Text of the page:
The poem “Maud Muller” by John Greenleaf Whittier aptly ends with the line, “For of all sad words of tongue or pen, The saddest are these: ‘It might have been!’” What if you had gone for the risky investment that you later found out made someone else rich, or if you had had the guts to ask that certain someone to marry you? Certainly, we’ve all had instances in our lives where hindsight makes us regret not sticking our neck out a bit more.

But new research suggests that when we are older these kinds of ‘if only!’ thoughts about the choices we made may not be so good for our mental health. One of the most important determinants of our emotional well being in our golden years might be whether we learn to stop worrying about what might have been.

 In a new paper published in Science, researchers from the University Medical Center Hamburg-Eppendorf in Hamburg, Germany, report evidence from two experiments which suggest that one key to aging well might involve learning to let go of regrets about missed opportunities. Stafanie Brassen and her colleagues looked at how healthy young participants (mean age: 25.4 years), healthy older participants (65.8 years), and older participants who had developed depression for the first time later in life (65.6 years) dealt with regret, and found that the young and older depressed patients seemed to hold on to regrets about missed opportunities while the healthy older participants seemed to let them go.

To measure regret over missed opportunities, the researchers adapted an established risk taking task into a clever game in which the participants looked at eight wooden boxes lined up in a row on a computer screen and could choose to reveal the contents of the boxes one at a time, from left to right. Seven of the boxes had gold in them, which the participants would earn if they chose to open them. One box, however, had a devil in it. What happens if they open the box with the devil in it? They lose that round and any gold they earned so far with it.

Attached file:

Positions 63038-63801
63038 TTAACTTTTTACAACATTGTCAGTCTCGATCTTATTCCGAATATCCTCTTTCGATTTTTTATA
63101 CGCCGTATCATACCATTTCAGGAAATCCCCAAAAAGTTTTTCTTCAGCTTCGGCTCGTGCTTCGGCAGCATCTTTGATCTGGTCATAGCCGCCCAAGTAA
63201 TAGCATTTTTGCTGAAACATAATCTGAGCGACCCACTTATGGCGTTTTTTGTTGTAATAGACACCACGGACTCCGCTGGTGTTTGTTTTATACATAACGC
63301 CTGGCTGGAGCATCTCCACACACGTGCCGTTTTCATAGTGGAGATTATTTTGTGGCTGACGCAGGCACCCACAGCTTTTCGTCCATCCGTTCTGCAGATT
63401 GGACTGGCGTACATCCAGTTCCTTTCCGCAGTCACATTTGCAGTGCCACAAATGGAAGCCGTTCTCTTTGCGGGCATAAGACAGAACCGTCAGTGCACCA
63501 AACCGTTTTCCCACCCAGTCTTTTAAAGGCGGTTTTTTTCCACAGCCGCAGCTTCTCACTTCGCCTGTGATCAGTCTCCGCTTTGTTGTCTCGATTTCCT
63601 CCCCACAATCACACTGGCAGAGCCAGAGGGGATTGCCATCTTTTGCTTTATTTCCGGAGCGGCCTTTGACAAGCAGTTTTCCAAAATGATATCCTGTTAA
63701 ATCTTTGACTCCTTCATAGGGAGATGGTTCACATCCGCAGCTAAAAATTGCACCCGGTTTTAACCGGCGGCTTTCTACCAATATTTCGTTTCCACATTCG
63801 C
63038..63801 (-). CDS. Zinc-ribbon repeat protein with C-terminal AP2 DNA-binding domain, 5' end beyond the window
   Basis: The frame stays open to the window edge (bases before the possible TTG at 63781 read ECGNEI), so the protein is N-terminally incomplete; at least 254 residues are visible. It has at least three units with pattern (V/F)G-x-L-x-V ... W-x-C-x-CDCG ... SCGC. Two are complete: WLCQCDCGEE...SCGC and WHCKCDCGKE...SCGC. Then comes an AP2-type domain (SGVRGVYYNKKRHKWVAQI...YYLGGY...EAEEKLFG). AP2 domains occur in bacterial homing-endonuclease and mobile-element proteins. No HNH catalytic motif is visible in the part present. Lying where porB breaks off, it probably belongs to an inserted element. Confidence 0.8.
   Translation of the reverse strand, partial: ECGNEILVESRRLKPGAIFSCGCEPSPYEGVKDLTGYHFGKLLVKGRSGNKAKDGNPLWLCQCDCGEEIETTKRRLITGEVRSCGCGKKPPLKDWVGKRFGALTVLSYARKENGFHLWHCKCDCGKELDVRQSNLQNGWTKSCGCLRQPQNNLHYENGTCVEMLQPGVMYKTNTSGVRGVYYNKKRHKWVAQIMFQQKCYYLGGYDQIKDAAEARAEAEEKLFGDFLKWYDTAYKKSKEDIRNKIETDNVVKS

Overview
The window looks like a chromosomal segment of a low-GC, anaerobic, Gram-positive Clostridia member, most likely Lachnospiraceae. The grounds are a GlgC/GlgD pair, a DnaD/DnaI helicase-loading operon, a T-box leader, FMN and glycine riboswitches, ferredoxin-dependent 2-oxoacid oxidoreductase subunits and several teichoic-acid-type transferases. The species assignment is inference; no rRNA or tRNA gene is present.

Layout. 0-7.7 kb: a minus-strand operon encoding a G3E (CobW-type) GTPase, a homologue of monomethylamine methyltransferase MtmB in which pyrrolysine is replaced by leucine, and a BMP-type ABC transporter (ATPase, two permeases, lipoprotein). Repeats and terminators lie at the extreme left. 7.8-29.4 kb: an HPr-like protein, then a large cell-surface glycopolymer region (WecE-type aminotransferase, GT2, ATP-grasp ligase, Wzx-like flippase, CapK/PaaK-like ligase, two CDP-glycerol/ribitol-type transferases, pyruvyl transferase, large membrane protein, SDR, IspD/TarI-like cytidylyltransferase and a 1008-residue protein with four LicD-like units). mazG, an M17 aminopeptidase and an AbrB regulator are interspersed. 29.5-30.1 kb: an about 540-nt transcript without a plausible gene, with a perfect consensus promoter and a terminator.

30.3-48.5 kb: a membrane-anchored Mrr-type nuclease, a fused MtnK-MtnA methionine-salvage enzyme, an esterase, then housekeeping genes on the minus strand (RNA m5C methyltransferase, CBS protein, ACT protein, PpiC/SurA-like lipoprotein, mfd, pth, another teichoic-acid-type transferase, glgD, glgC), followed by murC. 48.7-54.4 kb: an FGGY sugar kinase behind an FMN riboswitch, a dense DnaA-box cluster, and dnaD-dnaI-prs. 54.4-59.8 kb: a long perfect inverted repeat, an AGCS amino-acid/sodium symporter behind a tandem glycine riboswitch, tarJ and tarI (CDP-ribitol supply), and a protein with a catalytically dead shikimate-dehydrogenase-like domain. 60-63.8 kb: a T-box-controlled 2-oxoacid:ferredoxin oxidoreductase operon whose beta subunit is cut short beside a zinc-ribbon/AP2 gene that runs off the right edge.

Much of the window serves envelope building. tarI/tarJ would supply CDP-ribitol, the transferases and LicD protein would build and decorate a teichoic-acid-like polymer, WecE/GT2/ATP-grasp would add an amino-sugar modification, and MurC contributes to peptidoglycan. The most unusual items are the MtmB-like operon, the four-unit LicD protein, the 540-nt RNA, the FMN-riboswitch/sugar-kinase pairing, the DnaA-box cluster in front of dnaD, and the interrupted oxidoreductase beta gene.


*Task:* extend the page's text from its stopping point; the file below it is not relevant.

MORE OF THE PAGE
Importantly, the participants could choose to cash out early and keep any gold they earned up to that point. Doing this would reveal the location of the devil and coincidently all of the gold they missed out on. Sometimes this wouldn’t be a big deal, because the devil would be in the next box. No harm, no foul.  But sometimes the devil might be several boxes away. In this case, you might have missed out on a lot of potential earnings, and this had the potential to induce feelings of regret.

In their first experiment, Brassen and colleagues had all of the participants play this ‘devil game’ during a functional magnetic resonance (fMRI) brain scan.  They wanted to test whether young participants, older depressed, and healthy older participants responded differently to missed opportunities during the game, and whether these differences might also be reflected in activity in one area of the brain called the ventral striatum (an area known to very active when we experience regret) and another area of the brain called the anterior cingulate (an area known to be active when controlling our emotions). 

Brassen and her colleagues found that for healthy older participants, the area of the brain which is usually active during the experience of regret, the ventral striatum, was much less active during rounds of the game where they missed out on a lot of money, suggesting that the healthily aging brains were not processing regret in the same way the young and depressed older brains were. Also, when they looked at the emotion controlling center of the brain, the anterior cingulate, the researchers found that this area was much more active in the healthy older participants than the other two groups. Interestingly, Brassen and her colleagues found that the bigger the missed opportunity, the greater the activity in this area for healthy older participants, which suggests that their brains were actively mitigating their experience of regret.